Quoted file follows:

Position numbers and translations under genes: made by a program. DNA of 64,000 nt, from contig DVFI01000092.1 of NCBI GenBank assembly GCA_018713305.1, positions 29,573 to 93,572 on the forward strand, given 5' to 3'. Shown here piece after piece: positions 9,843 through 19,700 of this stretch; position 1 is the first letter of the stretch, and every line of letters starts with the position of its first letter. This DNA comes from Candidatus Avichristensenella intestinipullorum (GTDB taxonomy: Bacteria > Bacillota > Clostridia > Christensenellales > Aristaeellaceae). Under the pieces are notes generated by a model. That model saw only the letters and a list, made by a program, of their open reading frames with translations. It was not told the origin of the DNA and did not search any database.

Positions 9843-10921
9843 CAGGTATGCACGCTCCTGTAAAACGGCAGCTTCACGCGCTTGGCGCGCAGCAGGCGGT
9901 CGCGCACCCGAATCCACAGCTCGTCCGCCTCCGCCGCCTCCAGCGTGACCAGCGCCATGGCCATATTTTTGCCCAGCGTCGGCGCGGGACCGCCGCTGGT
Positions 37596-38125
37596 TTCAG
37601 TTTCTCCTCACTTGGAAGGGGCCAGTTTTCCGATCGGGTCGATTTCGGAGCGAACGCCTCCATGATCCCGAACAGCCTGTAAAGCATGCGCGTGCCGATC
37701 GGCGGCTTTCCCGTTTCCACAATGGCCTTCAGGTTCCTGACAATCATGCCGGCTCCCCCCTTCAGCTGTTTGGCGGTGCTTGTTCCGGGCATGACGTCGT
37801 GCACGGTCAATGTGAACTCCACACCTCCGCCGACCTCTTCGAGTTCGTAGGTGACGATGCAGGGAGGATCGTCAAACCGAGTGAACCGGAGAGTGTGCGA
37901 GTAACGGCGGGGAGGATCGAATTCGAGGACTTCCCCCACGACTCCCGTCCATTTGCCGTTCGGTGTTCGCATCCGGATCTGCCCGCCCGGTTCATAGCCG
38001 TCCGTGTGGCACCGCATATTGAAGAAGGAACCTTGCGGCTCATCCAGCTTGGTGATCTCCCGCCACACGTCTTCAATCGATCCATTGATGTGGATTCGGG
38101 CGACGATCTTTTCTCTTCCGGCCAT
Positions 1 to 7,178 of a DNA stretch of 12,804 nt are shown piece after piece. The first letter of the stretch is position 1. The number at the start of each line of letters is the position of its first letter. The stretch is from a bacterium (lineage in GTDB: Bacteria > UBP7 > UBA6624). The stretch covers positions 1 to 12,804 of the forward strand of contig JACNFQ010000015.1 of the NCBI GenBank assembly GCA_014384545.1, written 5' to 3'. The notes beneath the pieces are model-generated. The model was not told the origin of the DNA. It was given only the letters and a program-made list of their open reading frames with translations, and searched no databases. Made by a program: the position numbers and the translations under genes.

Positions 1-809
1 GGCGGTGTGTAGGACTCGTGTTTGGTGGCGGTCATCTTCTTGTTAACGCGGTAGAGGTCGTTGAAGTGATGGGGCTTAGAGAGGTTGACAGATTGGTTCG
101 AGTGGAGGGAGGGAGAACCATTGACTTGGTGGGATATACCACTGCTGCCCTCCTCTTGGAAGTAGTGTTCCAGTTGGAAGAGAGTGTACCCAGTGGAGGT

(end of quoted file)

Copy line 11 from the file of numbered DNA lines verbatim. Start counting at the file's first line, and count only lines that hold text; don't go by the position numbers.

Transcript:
38001 TCCGTGTGGCACCGCATATTGAAGAAGGAACCTTGCGGCTCATCCAGCTTGGTGATCTCCCGCCACACGTCTTCAATCGATCCATTGATGTGGATTCGGG